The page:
As any true urbanite will know, few things are more frustrating that driving around for half an hour just to find a parking spot. Luckily, with City Transformer’s newest invention, the future may hold just enough room for all of us. The Israeli company has created a foldable car that takes up just a quarter of a regular parking spot. And is if that’s not enough, it’s also eco-friendly.
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City Transformer’s invention takes up the room of a regular car on the road and that of a motorcycle when it’s parked. With the press of a button, the car goes from 1.6 meters (approx. 5’3″) to 1.0 meters (approx. 3’3″) in width. While the sides of the car compress, the cockpit never actually folds, allowing the driver to begin folding it while they are still driving, as long as the speed is low enough:
The vehicle is set to be fully electrical and light, being eco-friendly as well as space efficient. “We thought that since it’s a city car, it should also have zero emissions. We decided the best choice would be to implement our technology on a light car,” City Transformer CTO and co-founder Gideon Goldwine, tells NoCamels. Not only that, but unlike some electrical cars, this one won’t have to contend with problems of long distances, since it’s designed to be used exclusively within the city.
Seeking the universal solution
The idea for City Transformer came from the founders encountering the same problem as most city-dwellers know only too well: there was no parking to be found. Goldwine tells NoCamels: “Motorcycles looked so much more convenient but they weren’t safe.” CEO and co-founder Asaf Formoza adds: “So, we decided to create a car with the safety of a car and the convenience of a motorcycle.”
Goldwine Brought with him the knowledge and experience of building a car, since he was in charge of building the first Israeli Formula SAE car (jointly with Yaroslav Tenzer under the wings of Professor Eran Sher at Ben Gurion university). He started out with a very vague idea of how one can build a car. “I bought books from Amazon because there was very little information on go about a project like this,” Goldwine explains. The reading paid off and soon enough, the Formula SAE car was built in 2006. “Nobody thought that students could build sports cars,” says Goldwine. It turns out that they could.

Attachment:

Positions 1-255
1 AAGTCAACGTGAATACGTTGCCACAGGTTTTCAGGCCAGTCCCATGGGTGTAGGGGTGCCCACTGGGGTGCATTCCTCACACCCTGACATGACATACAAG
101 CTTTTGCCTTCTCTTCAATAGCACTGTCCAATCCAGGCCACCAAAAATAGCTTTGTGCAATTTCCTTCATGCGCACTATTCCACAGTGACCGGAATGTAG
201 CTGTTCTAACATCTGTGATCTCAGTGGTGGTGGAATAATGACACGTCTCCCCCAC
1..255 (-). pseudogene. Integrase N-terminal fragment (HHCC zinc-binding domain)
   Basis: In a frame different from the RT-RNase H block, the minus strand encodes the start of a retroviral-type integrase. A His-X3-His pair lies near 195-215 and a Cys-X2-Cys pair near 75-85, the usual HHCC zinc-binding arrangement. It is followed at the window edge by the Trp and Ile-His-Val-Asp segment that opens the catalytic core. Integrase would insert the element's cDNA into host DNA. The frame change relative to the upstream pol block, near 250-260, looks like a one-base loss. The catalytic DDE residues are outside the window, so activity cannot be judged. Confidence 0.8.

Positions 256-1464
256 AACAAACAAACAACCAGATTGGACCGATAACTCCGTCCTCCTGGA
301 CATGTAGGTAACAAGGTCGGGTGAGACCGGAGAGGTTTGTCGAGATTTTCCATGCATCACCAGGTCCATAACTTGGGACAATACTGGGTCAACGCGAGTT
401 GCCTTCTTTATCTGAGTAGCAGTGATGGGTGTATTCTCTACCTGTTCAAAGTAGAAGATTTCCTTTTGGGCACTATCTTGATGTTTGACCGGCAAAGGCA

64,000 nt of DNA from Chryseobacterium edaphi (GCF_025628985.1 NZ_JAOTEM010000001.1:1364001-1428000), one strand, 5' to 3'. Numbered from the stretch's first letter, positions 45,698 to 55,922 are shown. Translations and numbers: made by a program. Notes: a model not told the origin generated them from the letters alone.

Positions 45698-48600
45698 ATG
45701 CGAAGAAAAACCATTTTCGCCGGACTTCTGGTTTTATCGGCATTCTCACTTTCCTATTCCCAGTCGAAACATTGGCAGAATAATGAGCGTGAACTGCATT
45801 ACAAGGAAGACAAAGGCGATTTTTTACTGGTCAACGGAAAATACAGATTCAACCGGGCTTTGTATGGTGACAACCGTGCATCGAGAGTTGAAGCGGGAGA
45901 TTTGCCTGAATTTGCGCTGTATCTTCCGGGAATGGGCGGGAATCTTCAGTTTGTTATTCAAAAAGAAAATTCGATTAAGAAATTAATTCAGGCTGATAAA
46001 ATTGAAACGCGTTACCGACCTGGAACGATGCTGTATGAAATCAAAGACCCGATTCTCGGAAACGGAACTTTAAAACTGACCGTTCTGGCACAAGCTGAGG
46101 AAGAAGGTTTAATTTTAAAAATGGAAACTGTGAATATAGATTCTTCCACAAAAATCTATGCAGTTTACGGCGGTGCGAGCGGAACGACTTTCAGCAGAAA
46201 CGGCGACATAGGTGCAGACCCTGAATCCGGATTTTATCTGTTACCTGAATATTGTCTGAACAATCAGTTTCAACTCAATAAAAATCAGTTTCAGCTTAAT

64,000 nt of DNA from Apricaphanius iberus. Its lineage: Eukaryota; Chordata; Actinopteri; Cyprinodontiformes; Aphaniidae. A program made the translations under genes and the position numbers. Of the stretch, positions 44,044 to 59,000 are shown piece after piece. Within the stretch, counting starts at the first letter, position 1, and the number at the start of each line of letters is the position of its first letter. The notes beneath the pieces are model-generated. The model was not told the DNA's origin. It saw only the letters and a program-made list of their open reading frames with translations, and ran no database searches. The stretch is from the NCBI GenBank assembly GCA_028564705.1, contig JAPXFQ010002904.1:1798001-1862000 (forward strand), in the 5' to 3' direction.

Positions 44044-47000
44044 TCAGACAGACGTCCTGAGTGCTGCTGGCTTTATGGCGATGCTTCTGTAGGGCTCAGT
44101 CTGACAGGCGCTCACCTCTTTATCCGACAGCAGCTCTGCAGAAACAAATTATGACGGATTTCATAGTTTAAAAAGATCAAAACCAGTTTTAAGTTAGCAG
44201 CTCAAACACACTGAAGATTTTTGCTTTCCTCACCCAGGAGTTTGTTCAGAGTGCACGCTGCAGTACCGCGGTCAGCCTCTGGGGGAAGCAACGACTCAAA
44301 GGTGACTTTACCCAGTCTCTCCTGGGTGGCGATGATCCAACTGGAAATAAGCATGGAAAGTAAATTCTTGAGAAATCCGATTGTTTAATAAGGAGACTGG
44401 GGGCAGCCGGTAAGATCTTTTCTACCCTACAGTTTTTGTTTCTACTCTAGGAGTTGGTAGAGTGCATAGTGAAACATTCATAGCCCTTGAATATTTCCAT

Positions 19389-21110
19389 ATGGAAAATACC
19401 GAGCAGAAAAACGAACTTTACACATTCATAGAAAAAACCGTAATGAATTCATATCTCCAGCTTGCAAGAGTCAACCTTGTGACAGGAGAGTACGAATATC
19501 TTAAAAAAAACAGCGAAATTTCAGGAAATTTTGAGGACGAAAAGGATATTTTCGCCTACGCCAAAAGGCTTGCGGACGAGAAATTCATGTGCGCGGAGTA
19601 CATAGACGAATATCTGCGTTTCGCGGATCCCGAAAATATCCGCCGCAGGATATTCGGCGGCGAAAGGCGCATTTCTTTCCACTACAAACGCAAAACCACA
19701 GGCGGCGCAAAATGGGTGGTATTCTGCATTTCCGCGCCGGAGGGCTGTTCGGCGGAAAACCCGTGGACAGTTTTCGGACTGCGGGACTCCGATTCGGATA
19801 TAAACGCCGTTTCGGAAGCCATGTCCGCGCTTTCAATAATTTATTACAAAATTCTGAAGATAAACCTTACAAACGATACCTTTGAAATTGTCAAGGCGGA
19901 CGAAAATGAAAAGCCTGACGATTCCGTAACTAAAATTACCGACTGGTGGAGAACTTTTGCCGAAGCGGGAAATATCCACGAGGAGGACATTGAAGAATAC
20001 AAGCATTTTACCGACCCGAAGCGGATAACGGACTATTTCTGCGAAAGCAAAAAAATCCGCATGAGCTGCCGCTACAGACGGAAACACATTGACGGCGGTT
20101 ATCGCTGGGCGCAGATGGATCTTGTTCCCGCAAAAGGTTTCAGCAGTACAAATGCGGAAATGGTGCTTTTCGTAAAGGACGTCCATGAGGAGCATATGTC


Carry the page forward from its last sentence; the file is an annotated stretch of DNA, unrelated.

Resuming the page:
Harnessing young minds
Years later, at 2010, When Goldwine and Formoza started dreaming about a foldable car, they turned to academia and working with students. Designing the first prototype was a two-year journey with two groups of engineering students from Israel.
At 2012 they applied for funding from the European Union, when they turned down they started a partnership with Erez Abramov (CDO), who has vast experience in building different types of cars. They also partenered up with Yama Design Ltd., who specialize in designing cars.
“A brave new world”
When asked about competitors, the team preferred to call them something else. “We don’t see other companies in the industry as competitors. They are just other players in the field,” the partners tell NoCamels. “Since it’s such a new market, everybody in the industry is at their first steps. It’s a brave new world,” says Goldwine.
As such, the company is only happy to collaborate with others. The team is intent on not just selling the car, but also the platform. “City Transformer technology will be able to be incorporated into other models of cars. Soon enough, you’ll be able to see people driving around Volvos with this technology,” explains Formoza. “This is the future.”
As Goldwine and Formoza told their story, it was obvious by the spark in their eyes that this project was far more than a regular startup. “Building the car has been our objective, but there have also been many nice things along the way, not just to do with the work itself,” Goldwine says. With a touch of refreshing enthusiasm and optimism, the two presented their work as they really saw it. “City transformer is a dream,” Formoza says simply.”And from the start I knew it would come true.”
Accessibility is key
The car is set to hit the market within three years. Tying their work with the belief that efficient transportation should be affordable and accessible, the company is intent on selling their car at a price range below the average electrical car. Depending on the costs of assembly, the car’s price should be approximately $8,000.
For now, the company plans to focus on building its final prototype and selling the platform to other companies, not to mention continuing to have a good time.
Both Formoza and Goldwine hold PhDs in engineering from the University of Ben-Gurion. Their partner, Erez Abramov, has vast experience in driving, building and designing cars.
They are currently seeking additional funds to begin advancing towards manufacturing.